- Gather your materials. You will need 2 full pieces of paper ideally one neutral color and one black, some red, green and yellow paper to rip into pieces, some double stick tape or glue, red, yellow and green crayons or markers and something to trace the circles with.
- Trace 3 circles on the neutral piece of paper, the top should be red, middle yellow and bottom green.
- Hand your child the colored paper to rip into small pieces. This isn’t just fun for them, it’s great practice for their fine motor skills!
- Start gluing or taping your small pieces in the correct circles. Younger children may need you to place a few correct color pieces first, but even young toddlers will surprise you with placing the correct color in the correct circle. My son blew me away while we were doing this consistently placing the right color down!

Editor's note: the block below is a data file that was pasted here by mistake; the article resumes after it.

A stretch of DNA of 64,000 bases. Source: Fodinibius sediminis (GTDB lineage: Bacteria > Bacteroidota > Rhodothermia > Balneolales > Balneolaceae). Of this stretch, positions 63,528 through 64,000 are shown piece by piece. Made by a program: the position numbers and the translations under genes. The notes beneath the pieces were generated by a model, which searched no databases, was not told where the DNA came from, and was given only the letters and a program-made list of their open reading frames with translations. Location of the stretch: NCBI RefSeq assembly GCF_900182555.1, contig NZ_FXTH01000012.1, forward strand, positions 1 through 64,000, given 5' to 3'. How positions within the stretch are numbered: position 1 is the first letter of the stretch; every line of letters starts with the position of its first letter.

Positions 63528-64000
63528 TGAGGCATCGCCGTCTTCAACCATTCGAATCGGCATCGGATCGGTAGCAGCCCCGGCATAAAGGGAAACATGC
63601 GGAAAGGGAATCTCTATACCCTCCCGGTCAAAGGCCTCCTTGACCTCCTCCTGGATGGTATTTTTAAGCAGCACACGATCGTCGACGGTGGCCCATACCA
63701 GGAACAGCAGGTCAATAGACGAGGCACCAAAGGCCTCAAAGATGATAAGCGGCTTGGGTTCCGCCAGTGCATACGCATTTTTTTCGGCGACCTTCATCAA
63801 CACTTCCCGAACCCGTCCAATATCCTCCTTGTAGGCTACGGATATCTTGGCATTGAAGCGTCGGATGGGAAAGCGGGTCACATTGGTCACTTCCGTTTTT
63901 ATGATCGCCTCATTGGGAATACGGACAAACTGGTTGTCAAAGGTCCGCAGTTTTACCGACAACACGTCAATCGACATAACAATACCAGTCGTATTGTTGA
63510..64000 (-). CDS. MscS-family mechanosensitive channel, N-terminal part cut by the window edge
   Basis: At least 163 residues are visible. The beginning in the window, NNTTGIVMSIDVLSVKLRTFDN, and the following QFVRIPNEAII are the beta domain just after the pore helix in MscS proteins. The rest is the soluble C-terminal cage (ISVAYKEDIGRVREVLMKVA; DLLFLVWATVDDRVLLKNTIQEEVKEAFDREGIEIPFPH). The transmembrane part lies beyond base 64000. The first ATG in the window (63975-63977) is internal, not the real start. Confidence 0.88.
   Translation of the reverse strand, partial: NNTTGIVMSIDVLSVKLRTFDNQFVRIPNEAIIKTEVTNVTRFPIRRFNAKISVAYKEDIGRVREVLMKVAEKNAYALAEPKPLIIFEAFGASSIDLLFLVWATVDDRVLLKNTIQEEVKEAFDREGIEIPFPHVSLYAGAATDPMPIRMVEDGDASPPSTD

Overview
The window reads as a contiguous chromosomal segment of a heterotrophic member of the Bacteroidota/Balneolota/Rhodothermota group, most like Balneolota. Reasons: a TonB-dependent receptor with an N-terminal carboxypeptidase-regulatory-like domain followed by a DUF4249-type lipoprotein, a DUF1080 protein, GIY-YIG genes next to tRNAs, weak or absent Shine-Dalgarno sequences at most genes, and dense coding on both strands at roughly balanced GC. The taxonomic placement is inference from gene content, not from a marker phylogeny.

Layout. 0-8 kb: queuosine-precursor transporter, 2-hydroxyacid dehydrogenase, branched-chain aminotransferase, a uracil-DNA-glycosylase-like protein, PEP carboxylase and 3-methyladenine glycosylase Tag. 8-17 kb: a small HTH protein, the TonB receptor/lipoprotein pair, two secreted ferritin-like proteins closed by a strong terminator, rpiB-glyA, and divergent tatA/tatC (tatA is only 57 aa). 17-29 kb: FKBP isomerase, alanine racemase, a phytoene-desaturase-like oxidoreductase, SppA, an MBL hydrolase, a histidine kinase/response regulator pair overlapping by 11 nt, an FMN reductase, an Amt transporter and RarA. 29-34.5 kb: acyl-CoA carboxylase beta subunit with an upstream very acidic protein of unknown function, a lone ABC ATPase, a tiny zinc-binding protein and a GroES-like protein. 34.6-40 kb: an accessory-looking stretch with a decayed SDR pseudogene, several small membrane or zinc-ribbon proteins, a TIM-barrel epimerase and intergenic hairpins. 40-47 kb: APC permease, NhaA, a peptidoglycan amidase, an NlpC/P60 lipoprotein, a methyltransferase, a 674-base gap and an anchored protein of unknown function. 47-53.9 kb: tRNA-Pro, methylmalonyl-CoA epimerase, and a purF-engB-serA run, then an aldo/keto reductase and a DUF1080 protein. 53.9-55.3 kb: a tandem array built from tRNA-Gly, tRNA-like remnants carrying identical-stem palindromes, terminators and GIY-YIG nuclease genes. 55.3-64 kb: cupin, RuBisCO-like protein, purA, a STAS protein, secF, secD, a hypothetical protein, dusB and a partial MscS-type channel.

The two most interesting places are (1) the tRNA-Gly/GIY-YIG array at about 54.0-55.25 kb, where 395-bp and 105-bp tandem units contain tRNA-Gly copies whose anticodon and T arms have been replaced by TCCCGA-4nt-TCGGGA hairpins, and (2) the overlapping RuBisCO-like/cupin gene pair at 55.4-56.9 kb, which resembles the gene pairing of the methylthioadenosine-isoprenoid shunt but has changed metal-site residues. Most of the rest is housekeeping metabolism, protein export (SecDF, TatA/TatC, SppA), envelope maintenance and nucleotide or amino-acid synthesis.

- Cut the extra paper off the sides of the traffic light, and glue on to a black piece of paper, trim and voila you have your very own traffic light!
Red Light Green Light~ An Inside Version
” Cool Cars” by Tony Mitton and Ant Parker is a bright little book that talks about all different types of cars and even a little bit about the rules of the road in a zippy rhyming text!